Dead Man's Switch for Android
================================================== Work on this project has only just begun, and anyone who feels up for the challenge is more than welcome to help out.
The design concept thus far is to create a traditional Dead Man's Switch, for which the user will be capable of choosing the amount of time before the switch is activated and the preconfigured actions are executed automatically by the program. Implementation features for configurable executable actions should include tasks like deleting the Contact List on the user's phone, deleting emails (either on the phone or through ssh on a remote server), deleting all contents of a remote server (or shutting it down in the case of a remote server with full-disk encryption which has sensitive information). Features should be added depending on what activists will need from a Dead Man's Switch in the event of arrest or incapacitation.
It was discussed among the developers involved with March Hare Communications Collective that, in the United States, activists' phones are often imaged upon intake to jail or other "correctional" facilities, which requires the phone to be shut down. This creates problems for the design implementation in this application, because, in the event that the user's phone is turned off, the Dead Man's Switch would be unable to execute the specified tasks. The only way I can imagine getting around this is to set up a server somewhere, which stores a set of actions to be taken in the event that the user's phone does not contact the server to postpone events within the set ammount of time. A useful thing to do with this as well would be to have the application tell the phone to send out a zomg-my-phone-is-dying message when the battery reaches a critical level, so that the user's affinity group at least has some information that the Dead Man's Switch may have been triggered due to the user's phone being dead.
Software Requirement Specifications
- Timer function. Should deploy preconfigurable actions without user input, and require user input only to prevent actions from occurring. The amount of time before the switch goes off should be user configurable. Also, the user should be prompted for a passphrase to deactivate the switch, so that captors of, or antagonists to, the user cannot delay or disable the preconfigured actions.
- Preconfigurable actions. Desired actions thus far include deleting contacts lists, SMSs, emails, and other phone data, sending emails or SMS, deleting contents of or shutting down a remote server, sending forth an army of robot minions to spring the user from jail. If you can think of a useful action, please [submit a feature request to the developer](mailto: firstname.lastname@example.org).
- Backend services for server. In the event that the phone is powered off, as is often the case when a phone is taken for forensics imaging, it would be convenient for the Dead Man's Switch application to actually store the timer function and preconfigurable actions on a remote server, if possible, in order that they are executed regardless of phone state. Obviously, in this situation, preconfigurable actions to modify data on the phone itself become unexecutable.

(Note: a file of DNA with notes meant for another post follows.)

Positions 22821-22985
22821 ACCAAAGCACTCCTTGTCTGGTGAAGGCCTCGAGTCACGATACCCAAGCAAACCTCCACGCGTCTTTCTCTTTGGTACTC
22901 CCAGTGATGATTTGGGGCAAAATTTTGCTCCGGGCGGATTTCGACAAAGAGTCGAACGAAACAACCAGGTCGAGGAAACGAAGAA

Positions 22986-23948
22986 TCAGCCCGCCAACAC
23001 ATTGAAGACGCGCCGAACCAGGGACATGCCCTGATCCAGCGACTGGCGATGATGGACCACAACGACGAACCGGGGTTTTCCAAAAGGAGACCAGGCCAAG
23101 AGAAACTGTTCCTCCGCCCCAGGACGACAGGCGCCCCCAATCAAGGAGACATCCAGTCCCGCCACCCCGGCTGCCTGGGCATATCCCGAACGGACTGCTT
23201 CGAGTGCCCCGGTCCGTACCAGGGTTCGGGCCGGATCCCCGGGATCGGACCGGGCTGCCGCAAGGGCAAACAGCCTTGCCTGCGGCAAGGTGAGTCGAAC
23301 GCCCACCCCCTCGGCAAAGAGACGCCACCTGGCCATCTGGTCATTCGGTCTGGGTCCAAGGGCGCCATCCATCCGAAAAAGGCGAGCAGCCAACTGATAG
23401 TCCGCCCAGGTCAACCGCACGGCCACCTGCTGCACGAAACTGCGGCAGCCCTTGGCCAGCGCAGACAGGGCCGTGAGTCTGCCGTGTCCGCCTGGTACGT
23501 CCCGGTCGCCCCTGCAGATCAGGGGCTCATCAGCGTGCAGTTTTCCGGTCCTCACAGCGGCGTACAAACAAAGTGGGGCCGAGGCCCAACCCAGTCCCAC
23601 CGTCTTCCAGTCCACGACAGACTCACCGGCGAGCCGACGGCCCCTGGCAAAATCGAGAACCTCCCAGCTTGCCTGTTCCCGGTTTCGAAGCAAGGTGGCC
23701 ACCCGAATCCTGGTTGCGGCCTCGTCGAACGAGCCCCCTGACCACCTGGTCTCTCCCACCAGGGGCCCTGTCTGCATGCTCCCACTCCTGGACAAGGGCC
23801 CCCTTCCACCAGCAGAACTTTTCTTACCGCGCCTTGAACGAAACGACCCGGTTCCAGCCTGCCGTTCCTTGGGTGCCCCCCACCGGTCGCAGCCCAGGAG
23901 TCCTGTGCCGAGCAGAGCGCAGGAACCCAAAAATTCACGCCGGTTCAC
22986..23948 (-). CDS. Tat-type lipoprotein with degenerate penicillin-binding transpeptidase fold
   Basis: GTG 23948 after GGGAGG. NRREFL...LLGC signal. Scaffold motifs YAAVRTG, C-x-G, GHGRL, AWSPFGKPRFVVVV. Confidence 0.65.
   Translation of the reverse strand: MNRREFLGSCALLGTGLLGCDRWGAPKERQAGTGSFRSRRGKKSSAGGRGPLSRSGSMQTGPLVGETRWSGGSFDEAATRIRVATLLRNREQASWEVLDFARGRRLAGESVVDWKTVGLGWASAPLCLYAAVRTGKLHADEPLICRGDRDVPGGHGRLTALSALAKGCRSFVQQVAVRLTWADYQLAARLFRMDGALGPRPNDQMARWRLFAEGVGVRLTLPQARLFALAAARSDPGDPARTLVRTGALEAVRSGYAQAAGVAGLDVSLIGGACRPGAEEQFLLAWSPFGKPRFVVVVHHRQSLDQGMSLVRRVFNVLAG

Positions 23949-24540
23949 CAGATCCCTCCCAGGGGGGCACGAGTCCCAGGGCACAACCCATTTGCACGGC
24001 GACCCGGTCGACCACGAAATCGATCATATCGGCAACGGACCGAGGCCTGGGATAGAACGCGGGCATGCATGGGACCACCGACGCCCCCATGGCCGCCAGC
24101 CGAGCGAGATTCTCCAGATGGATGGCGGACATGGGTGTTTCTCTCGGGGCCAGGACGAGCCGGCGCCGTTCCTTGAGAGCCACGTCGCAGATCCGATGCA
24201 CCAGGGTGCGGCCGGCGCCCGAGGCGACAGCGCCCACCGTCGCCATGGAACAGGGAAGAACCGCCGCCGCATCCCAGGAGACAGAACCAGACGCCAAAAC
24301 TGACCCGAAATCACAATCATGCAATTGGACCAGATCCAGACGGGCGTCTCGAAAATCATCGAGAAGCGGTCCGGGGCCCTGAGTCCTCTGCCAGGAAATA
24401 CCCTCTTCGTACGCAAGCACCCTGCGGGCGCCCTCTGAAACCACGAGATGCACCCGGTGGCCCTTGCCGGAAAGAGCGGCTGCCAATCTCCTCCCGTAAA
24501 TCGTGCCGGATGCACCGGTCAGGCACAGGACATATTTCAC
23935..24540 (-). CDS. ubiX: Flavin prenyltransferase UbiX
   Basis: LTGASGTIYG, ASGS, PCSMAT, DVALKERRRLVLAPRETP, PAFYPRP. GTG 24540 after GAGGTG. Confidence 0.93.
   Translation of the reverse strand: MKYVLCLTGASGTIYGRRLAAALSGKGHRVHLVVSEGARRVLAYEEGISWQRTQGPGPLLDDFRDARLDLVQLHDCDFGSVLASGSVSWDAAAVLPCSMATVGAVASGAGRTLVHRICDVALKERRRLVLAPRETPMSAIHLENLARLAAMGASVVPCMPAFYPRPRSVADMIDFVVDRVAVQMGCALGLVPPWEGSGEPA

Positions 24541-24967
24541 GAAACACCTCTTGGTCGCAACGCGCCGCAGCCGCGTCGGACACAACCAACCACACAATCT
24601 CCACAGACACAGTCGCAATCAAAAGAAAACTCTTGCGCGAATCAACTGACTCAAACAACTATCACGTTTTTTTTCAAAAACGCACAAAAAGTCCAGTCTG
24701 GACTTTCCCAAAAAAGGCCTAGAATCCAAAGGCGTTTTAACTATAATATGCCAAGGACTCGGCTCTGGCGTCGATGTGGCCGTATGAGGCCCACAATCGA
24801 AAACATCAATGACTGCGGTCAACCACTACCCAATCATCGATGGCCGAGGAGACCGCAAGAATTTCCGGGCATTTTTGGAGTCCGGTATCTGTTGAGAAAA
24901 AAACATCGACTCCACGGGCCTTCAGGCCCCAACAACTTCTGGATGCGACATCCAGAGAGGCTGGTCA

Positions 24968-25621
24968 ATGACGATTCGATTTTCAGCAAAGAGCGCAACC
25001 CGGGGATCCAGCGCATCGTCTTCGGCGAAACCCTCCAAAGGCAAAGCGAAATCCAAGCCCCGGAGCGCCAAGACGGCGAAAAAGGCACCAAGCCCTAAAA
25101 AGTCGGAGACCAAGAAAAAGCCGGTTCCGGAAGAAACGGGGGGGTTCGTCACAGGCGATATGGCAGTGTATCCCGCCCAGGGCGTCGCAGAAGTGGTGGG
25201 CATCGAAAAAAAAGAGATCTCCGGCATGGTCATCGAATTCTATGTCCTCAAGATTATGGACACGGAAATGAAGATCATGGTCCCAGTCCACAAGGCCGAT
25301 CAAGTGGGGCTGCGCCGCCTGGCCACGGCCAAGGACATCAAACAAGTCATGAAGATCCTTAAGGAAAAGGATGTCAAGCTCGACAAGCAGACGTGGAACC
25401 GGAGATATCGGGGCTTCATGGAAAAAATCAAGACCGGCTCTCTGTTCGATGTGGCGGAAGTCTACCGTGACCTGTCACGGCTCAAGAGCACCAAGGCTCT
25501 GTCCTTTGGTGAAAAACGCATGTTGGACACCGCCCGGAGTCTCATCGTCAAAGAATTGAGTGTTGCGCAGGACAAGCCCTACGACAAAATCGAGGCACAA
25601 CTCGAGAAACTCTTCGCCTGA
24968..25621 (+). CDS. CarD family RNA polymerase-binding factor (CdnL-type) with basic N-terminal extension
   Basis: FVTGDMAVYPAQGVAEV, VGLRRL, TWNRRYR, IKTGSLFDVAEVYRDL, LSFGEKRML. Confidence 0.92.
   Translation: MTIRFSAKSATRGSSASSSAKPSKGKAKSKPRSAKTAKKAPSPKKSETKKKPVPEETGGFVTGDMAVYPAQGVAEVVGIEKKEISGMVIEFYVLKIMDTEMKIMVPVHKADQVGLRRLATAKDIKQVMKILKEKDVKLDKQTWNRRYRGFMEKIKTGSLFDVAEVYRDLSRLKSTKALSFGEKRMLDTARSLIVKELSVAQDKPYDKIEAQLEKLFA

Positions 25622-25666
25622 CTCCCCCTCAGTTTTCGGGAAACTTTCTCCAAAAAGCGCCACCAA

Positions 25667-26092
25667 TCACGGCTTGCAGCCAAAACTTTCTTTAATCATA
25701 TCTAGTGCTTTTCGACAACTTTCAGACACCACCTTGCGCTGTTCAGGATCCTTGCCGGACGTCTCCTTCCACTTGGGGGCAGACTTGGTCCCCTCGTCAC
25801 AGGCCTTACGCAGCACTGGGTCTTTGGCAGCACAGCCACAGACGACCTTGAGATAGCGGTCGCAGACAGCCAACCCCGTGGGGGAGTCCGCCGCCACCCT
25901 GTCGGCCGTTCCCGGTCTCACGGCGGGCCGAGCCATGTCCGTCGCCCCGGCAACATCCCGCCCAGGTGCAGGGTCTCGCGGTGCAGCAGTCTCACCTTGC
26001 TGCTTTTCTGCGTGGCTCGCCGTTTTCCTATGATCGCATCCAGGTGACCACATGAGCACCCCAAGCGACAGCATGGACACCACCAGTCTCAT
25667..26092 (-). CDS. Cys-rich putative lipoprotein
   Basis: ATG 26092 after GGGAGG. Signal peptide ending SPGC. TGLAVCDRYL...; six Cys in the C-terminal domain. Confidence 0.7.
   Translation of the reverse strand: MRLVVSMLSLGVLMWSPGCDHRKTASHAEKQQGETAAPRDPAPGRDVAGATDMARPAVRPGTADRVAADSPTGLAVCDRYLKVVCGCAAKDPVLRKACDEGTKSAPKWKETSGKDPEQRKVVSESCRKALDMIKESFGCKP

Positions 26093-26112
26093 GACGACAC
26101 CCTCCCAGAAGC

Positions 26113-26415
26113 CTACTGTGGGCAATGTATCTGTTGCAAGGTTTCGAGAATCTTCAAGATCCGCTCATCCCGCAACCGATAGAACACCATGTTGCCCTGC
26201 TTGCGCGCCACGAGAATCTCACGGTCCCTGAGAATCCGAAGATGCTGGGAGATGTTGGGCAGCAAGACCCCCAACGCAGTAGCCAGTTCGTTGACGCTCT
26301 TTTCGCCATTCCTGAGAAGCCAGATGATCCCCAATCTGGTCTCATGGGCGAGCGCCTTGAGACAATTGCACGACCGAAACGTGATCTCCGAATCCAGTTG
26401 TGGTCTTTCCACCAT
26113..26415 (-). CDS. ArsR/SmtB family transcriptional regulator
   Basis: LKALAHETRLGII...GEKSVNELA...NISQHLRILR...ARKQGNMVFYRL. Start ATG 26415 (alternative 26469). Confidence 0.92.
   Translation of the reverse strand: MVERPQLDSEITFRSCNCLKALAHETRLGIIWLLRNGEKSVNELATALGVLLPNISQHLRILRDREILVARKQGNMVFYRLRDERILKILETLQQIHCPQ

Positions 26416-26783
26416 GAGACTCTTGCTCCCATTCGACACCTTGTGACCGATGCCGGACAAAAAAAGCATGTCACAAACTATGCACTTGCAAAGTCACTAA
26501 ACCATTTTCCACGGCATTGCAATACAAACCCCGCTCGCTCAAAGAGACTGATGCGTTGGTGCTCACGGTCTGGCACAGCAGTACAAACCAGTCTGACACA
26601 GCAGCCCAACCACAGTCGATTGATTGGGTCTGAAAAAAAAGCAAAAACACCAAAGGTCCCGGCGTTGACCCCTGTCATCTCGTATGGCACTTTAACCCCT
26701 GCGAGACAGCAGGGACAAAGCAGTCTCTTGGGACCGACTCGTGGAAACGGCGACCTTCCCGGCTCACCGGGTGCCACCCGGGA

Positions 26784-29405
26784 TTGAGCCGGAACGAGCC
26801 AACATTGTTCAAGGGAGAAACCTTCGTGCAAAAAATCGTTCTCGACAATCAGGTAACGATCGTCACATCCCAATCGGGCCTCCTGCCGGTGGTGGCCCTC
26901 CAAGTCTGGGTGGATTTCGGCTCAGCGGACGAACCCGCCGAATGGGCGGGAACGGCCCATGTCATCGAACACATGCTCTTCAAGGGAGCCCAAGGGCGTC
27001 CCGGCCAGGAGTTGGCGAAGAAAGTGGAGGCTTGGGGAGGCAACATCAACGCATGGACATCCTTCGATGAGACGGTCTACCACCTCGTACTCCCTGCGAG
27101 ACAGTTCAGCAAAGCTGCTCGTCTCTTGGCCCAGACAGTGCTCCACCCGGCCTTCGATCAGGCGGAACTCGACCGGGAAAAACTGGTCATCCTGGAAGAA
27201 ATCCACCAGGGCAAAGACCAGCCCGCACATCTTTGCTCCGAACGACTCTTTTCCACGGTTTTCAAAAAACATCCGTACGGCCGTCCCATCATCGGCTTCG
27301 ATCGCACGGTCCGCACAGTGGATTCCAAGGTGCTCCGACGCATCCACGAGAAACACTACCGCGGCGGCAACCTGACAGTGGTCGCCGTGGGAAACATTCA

- Low power emergency actions. The application should be able to read the phone's battery level to determine if the phone is dying. If the phone is dying, the application should perhaps execute a different set of preconfigured actions, such as sending SMSs to members of the affinity group to notify them that the user is still active but that their phone is dying.
- Unexpected power off actions. If the phone is unexpectedly powered down while battery levels are still sufficient, and a backend server has been configured, we should determine if there is a method for the phone to send a last minute panic message to the server. This is probably not feasible, however.
- Visibility. The application should attempt to hide itself in the background, similarly to the OpenWatch app, i.e. there should not be any icons in the action bar showing that the app is running. The app should be visible only during configuration and when the timer has gone off.
- Hardware Interfaces. 3/4G connection, wireless connection, access/modify SD Card contents.
- Speed. The Dead Man's Switch application should avoid unnecessary drains on system resources.
- Portability. A sister app is being designed for iPhone devices. There are no current plans to offer the application on either Symbian or Blackberry. Only feds and CEOs use Blackberries anyway.
- Correctness. We intend to be politically correct. That's what we're supposed to say at this part of the Software Requirement Specification, right, IEEE?
- Maintainability. Classes should be designed in a modular fashion so that they may be easily updated. Strings, where possible, should be kept in a separate .xml file, so that the application is easily translatable to other languages. Document anything that looks wonky, which is really all of it, since it's Java for christsakes.
- Security. Where possible, all stored data should be encrypted with passphrase protection. MD5 is not acceptable for hashes, only SHA-256 or SHA-512. Communication with networked services should never be plaintext. This application should not expose the user to any further attack surface than would already be available were it not installed.
- Language. Java. Yes, it sucks.
- Platform. Android 2.3.3+
- Feature Freeze. Starts on April 30th, 2012.